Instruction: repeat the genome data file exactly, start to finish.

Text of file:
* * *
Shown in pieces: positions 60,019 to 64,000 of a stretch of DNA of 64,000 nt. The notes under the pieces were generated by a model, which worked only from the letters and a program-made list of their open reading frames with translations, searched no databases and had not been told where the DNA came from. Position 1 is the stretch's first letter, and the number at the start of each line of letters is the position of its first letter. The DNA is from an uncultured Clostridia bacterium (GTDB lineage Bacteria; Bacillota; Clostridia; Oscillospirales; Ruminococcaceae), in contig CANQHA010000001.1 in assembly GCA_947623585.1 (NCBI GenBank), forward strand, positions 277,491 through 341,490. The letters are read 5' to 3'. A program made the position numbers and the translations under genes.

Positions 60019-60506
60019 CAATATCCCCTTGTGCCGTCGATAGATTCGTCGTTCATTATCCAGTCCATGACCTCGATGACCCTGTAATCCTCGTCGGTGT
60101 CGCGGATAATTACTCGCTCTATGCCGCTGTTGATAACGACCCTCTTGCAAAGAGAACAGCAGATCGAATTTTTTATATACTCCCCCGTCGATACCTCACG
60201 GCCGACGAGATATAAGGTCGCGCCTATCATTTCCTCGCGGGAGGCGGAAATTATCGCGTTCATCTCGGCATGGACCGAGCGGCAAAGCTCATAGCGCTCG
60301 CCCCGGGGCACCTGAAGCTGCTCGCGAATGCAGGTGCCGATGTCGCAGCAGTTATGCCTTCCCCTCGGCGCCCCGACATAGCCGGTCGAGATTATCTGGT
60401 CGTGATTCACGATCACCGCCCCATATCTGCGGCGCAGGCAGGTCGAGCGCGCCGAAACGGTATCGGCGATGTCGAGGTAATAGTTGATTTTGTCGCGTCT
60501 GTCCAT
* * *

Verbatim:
Shown in pieces: positions 60,019 to 64,000 of a stretch of DNA of 64,000 nt. The notes under the pieces were generated by a model, which worked only from the letters and a program-made list of their open reading frames with translations, searched no databases and had not been told where the DNA came from. Position 1 is the stretch's first letter, and the number at the start of each line of letters is the position of its first letter. The DNA is from an uncultured Clostridia bacterium (GTDB lineage Bacteria; Bacillota; Clostridia; Oscillospirales; Ruminococcaceae), in contig CANQHA010000001.1 in assembly GCA_947623585.1 (NCBI GenBank), forward strand, positions 277,491 through 341,490. The letters are read 5' to 3'. A program made the position numbers and the translations under genes.

Positions 60019-60506
60019 CAATATCCCCTTGTGCCGTCGATAGATTCGTCGTTCATTATCCAGTCCATGACCTCGATGACCCTGTAATCCTCGTCGGTGT
60101 CGCGGATAATTACTCGCTCTATGCCGCTGTTGATAACGACCCTCTTGCAAAGAGAACAGCAGATCGAATTTTTTATATACTCCCCCGTCGATACCTCACG
60201 GCCGACGAGATATAAGGTCGCGCCTATCATTTCCTCGCGGGAGGCGGAAATTATCGCGTTCATCTCGGCATGGACCGAGCGGCAAAGCTCATAGCGCTCG
60301 CCCCGGGGCACCTGAAGCTGCTCGCGAATGCAGGTGCCGATGTCGCAGCAGTTATGCCTTCCCCTCGGCGCCCCGACATAGCCGGTCGAGATTATCTGGT
60401 CGTGATTCACGATCACCGCCCCATATCTGCGGCGCAGGCAGGTCGAGCGCGCCGAAACGGTATCGGCGATGTCGAGGTAATAGTTGATTTTGTCGCGTCT
60501 GTCCAT